Once upon a time, there was a “hot” stock everyone wanted. Nortel Networks Corp. was once one of the stocks that so dominated the Canadian market that investors acted like the heat would last forever.
Of course that was back when Myspace was the next “hot” Internet sensation and Britney Spears the next “hot” singer.
Hot always eventually turns tepid, Nortel now a dimming memory of corporate failure. And so, many market professionals resist suggesting investors get caught up in “hot” sectors and “hot” stocks for their long-term RRSPs.
Anna Knight, a certified financial planner at International Capital Management in Toronto, stresses the need to keep stock holdings diversified in multiple sectors in order not to miss out on any good trends.
Still, for those investors who can’t help speculating a little, what areas look tempting for 2014?
A must-have sector Ms. Knight picks is consumer staples such as grocery retailers. “You definitely want to have some exposure to that area, no matter what happens,” she said, noting that demand for food and consumer goods can only rise as the population increases. “It follows Warren Buffet’s philosophy – invest in businesses that are going to be here moving forward.”
And by extension, the other must-have is transportation to carry all those staples to stores. “We haven’t invented another way to transport it than by vehicles and rail,” she said. “If you want to bullet-proof your portfolio, [pick] those two areas. It could fluctuate, but you’re never going to go wrong over the next 15 to 20 years.”
Information-technology stocks are also still attractive, she said, but they can vary greatly over time, carrying major risks. “RIM [Research In Motion Ltd., now known as BlackBerry Ltd.] is a perfect example. It can be doing phenomenally, then a shift in technology, and they are out of favour,” Ms. Knight said.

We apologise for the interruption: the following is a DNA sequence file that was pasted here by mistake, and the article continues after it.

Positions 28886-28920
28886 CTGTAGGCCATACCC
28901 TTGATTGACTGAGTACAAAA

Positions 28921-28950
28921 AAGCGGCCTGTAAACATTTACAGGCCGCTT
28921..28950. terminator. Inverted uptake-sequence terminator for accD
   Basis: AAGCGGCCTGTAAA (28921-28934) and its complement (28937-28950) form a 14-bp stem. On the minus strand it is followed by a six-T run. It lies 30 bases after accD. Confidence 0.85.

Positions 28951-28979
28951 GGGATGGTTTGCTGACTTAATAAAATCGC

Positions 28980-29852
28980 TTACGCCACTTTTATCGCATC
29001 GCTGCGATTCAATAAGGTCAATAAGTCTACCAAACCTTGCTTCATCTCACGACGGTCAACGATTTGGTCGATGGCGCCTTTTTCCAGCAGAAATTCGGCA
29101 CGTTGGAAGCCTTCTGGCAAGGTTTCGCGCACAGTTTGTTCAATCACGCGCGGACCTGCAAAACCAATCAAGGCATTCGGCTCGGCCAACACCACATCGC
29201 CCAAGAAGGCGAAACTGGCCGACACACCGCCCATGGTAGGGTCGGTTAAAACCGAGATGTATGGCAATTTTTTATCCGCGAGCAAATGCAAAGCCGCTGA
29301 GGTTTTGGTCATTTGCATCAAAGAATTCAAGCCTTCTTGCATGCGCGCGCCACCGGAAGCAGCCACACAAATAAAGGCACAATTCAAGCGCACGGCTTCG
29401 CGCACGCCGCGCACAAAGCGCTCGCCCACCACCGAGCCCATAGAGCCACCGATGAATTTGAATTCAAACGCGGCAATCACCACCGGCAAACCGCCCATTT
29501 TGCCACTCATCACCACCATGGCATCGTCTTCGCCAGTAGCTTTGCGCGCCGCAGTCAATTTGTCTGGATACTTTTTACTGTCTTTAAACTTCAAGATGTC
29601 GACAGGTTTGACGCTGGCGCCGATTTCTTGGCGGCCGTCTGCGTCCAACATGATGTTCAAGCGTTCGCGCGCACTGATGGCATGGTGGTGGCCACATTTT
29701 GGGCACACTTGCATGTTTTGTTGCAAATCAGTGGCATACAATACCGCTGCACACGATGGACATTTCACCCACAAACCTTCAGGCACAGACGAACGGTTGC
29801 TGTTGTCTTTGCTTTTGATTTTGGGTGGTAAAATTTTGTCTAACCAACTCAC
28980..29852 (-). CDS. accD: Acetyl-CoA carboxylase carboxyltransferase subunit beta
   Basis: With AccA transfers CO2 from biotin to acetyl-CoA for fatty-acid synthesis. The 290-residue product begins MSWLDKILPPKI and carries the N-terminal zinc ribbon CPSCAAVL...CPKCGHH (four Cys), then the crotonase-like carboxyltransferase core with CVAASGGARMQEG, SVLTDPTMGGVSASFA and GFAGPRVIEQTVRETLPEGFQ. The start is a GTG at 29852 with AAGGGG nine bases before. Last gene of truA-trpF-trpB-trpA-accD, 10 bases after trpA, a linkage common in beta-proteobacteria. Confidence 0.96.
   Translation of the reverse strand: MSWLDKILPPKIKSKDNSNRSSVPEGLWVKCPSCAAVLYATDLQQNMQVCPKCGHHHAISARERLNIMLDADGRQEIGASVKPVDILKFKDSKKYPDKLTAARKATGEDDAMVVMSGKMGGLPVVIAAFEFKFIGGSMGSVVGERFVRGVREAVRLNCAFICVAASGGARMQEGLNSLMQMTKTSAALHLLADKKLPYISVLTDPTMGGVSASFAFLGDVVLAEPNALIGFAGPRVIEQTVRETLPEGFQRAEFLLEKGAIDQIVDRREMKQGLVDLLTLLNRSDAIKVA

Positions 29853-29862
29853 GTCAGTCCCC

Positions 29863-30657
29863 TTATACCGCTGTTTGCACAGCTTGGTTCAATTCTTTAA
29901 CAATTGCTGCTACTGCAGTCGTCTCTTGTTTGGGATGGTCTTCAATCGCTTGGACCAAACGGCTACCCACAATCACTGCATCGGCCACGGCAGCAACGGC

The infrastructure sector, in particular, looks good as a way to tap into what may be a continued growth period. John Stephenson, fund manager at First Asset Investment Management in Toronto, sees the sector as a good bet for RRSPs and recommends telecoms and utilities. Even if some may have limited growth, they serve as classically defensive investments – companies such as TransCanada PipeLines Ltd. or Inter Pipeline Ltd.
“The sectors that will likely work right now are those that are levered to a little bit of growth. Where’s the growth coming from? The U.S.,” he said. “The U.S. should do 3-per-cent economic growth, which doesn’t sound like a lot, but it would be the best in a decade. The sectors that will do well are the financials: So, in Canada, the banks, insurance companies, you could pretty much pick all of them.”
These are well-suited to RRSPs, given their capital gains and dividends, he said. He also noted technology, but equally warned that it’s a difficult investment to get right. “I wouldn’t recommend that for an RRSP.”
Michael Bowman, executive vice-president at Wickham Investment Counsel in Hamilton, Ont., continued a general liking among financial managers for infrastructure stocks, and adds engineering and construction companies to the mix, such as Aecon Group Inc., Chicago Bridge & Iron Co. and the construction-services company Fluor Corp.
“If we believe that a worldwide economic recovery is taking place, and if we believe that we are in a rising interest-rate environment, then there are a number of sectors that investors could be looking at,” Mr. Bowman said.
This could indicate a healthier outlook not just for consumer staples, but for consumer discretionary stocks, which got hit much worse than staples after the 2008-2009 meltdown. “When there’s more money floating around, people have some available money to do [leisure-oriented] things.” As examples, he named Harley Davidson and Walt Disney.
Unlike some advisers, he’s not averse to investors being more hands-on with their RRSPs. “Because it’s an RRSP, people don’t need to have a buy-and-hold-forever attitude. I think the key to investing is to find upcoming trends in the marketplace, always being liquid and always being conscious of fees,” he said.
For others though, “hot” tips should be tempered with “hot” caution. Ms. Knight said that it’s fine to weigh a larger percentage of your equity portfolio in a certain sector, if you have a personal knowledge of that sector. Someone working in the mining industry may have a higher comfort level with mining stocks.
But she suggests staying clear of individual “hot” picks. “Unless you are actually going to do the due diligence and work on the stocks, don’t buy [individual] stocks,” she said. “Understand the business you’re buying. Pretend you’re walking in and opening a franchise of that business. That’s how much you have to know.”